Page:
Malaka: The Red City

Dutch influence in Malaysia

Inside the old town of Malaka
Inside the old town of Malaka

Landing in Kuala Lumpur, I skipped the capital for now and drove straight to Malacca.


Malacca, known locally as Melaka, is a historical city in Malaysia renowned for its rich cultural heritage and vibrant history. Situated on the west coast of the Malay Peninsula, it played a pivotal role in the maritime trade routes of Southeast Asia. Founded in the early 15th century by Parameswara, a Sumatran prince, Malacca rapidly grew into a bustling trading port, attracting merchants from China, India, Arabia, and Europe.


The city's unique blend of cultures is reflected in its architecture, cuisine, and festivals. Key attractions include the A Famosa fortress, built by the Portuguese in the early 16th century, and the Dutch Square, showcasing colonial-era buildings painted in vibrant red. The Baba-Nyonya Heritage Museum offers insights into the Peranakan culture, a blend of Chinese and Malay traditions.


Malacca's historical significance was recognized by UNESCO in 2008 when it was declared a World Heritage Site. Today, it remains a popular tourist destination, drawing visitors with its historic sites, lively Jonker Street night market, and delicious local dishes like chicken rice balls and cendol. Two beautiful ways to explore the city are by rickshaw tour, offering a charming and colorful ride through the historic streets, or a cycling tour through the countryside and little villages, providing a more serene and immersive experience of Malacca's rural landscapes.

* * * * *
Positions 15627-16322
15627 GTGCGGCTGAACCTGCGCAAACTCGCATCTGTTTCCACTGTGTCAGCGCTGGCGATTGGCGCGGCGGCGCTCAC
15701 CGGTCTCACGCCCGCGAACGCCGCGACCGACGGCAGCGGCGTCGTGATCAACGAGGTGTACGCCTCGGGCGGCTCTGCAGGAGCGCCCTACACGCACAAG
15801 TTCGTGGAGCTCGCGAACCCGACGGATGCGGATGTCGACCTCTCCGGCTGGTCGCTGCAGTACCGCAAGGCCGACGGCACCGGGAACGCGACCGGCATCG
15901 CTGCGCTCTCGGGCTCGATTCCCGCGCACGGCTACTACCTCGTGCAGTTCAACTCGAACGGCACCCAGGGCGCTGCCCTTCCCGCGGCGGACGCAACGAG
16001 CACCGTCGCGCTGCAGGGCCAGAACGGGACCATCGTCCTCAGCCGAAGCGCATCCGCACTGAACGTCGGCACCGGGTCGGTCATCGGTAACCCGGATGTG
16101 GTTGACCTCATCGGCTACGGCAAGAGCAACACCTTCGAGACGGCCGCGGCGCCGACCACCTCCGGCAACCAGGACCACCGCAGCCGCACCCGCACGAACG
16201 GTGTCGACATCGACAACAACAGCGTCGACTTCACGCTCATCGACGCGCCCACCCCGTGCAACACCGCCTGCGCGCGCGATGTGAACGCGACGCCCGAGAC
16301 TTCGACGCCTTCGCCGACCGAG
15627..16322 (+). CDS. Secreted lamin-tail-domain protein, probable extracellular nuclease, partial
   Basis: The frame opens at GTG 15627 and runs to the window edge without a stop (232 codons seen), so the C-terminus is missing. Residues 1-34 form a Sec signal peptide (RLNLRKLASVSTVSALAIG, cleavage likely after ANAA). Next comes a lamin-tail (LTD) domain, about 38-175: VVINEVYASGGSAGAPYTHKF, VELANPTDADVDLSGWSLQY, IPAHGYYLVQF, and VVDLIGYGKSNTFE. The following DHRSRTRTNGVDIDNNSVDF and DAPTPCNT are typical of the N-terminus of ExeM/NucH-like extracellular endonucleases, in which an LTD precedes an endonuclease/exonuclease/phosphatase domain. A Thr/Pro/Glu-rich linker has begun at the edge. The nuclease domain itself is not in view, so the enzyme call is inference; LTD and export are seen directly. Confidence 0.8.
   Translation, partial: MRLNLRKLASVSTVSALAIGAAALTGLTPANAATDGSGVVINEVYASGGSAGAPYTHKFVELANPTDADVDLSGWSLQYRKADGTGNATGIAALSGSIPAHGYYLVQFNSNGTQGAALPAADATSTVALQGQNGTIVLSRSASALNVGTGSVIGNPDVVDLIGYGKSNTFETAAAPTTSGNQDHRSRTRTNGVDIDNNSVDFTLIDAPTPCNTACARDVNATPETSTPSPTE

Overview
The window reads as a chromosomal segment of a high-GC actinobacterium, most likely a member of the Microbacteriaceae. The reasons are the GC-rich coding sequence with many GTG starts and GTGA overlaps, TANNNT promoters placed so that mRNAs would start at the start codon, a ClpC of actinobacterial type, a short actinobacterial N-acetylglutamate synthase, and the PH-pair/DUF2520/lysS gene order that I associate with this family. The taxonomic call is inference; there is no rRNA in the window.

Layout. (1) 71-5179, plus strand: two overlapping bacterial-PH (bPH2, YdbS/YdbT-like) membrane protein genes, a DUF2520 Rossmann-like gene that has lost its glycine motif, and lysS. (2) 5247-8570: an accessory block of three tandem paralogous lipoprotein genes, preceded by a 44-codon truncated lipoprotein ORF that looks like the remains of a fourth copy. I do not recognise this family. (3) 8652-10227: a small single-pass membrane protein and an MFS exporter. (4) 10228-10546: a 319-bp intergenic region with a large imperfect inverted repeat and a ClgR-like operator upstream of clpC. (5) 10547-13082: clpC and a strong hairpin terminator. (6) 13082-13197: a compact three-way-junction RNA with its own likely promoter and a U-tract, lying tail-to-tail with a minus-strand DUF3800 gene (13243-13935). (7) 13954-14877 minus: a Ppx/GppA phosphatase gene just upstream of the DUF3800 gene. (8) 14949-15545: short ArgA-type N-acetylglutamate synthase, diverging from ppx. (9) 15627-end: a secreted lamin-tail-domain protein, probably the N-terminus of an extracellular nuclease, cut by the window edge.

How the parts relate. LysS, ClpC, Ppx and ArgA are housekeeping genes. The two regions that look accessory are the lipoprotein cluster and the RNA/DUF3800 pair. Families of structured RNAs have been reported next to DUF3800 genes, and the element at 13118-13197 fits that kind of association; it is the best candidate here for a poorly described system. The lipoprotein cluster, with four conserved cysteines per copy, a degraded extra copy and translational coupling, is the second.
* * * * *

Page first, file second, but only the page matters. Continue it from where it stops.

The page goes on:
Tourist hotspot downtown Malaka

Church of Malaka

Rickshaws ready for a city tour

Through the hinterland of Malaka...

Learning about the community and Chinese influence....

Inside a palm oil plantation and learning about how palm oil is produced and the dark side of it...

Continuing through local villages

Next stop: Rubber Plantation

Learning about architecture in this part of Malaysia

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